Sunday, February 22, 2015

France: Jews have come to accept the reality of hate crimes against them says Chief Rabbi

Jerusalem Post

The Chief Rabbi of France, Haim Korsia, said Thursday that the January Paris attacks were a turning point in acknowledging the growing specter of anti-Semitism in the country.  Rabbi Korsia made this remark while on a trip to New York City. He was speaking at the Park East Synagogue in Manhattan, where he was welcomed by Jewish community leaders and New York Mayor Bill de Blasio. [...]

His speech addressed the January terrorist attack against France's Jewish community and the growing incidents of anti-Semitism spreading across Europe. He outlined the climate that French Jews are living in in the aftermath of the January attacks, emphasizing how the threat had impacted the normal day-to-day life of the French Jewish community.

"For too long I witnessed a sense of indifference in French civil society to anti-Semitic and racist crimes. In wake of terrorist assault on Charlie Hebdo and the Hyper Cacher supermarket, the entire society finally rose to say -- "No" to the terrorist, "No" to muzzling freedom of speech and freedom of the press. I am of the view that if Charlie Hebdo as such had not happened, I'm not sure that so many people would march in the street," Rabbi Korsia said. [...]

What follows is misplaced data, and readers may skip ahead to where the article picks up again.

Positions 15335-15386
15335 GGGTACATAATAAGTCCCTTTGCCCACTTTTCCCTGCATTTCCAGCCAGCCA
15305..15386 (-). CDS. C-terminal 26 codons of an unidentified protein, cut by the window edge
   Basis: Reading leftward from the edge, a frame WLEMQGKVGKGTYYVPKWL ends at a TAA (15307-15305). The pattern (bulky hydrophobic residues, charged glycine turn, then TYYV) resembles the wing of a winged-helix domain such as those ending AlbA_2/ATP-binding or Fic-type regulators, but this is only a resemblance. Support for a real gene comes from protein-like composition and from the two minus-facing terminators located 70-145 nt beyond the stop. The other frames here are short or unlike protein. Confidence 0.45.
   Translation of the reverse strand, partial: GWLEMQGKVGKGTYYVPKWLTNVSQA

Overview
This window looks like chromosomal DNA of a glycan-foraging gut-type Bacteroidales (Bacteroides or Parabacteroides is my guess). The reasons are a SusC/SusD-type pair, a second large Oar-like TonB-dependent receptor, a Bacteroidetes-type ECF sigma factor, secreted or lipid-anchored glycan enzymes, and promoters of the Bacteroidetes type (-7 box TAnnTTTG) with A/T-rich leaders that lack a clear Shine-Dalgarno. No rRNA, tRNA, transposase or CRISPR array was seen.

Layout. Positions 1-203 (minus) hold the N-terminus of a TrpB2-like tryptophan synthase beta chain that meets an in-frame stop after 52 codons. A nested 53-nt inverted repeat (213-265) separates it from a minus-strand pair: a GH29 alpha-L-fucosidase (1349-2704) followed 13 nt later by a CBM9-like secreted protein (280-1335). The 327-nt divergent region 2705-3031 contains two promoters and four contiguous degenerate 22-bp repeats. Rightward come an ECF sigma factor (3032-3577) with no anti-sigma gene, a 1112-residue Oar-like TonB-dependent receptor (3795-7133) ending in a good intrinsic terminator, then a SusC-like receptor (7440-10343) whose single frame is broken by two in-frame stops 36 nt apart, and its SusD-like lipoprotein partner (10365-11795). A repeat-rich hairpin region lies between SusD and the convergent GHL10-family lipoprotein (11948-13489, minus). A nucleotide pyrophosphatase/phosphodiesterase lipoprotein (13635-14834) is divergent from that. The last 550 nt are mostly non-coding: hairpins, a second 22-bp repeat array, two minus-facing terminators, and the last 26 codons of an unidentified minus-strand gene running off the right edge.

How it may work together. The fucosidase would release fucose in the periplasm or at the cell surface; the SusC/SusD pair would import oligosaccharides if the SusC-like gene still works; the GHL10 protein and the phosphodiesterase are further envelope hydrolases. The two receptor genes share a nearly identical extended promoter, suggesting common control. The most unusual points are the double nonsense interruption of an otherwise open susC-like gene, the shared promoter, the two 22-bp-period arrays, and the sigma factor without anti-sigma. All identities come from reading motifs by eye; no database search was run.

Rabbi Korsia acknowledged the additional security measures taken by French authorities to protect Jewish institutions. He also underlined that France should not differentiate between small and big crimes against Jews or any other community. [...]

He was asked by a reporter for his reaction to US President Barack Obama's earlier comment describing the January attack on Jews at the Paris grocery store as a "random shooting"

"It's very hard to listen that "random shooting" -- it means that they don't want to kill Jews. We know that they want to kill Jews. Not because we feel like it, but because the police say that. And sometime world don't say exactly what we think," he answered.

In an interview with Reuters, Rabbi Korsia said that French Jews had come to accept the reality of hate crimes against them in France. But he emphasized that such fears should not be allowed to become ordinary and mundane and that anti-Semitism must be countered boldly. [...]

When asked what he thought of Netanyahu's renewed call to European Jews to immigrate to Israel, Rabbi Korsia expressed the hope that French Jews would leave their country out of choice, not compulsion.

"Prime Minister Netanyahu plays his role and that's his role, and he fulfills it. The thing is when you make a choice, whether it's for philosophical, religious or other reasons, it must always be and remain a free choice. And that's an important thing. So when you leave a country at this point, it would mean for the French Jews to be leaving a country that they're happy to live in because they love the French society," he told Reuters. More.

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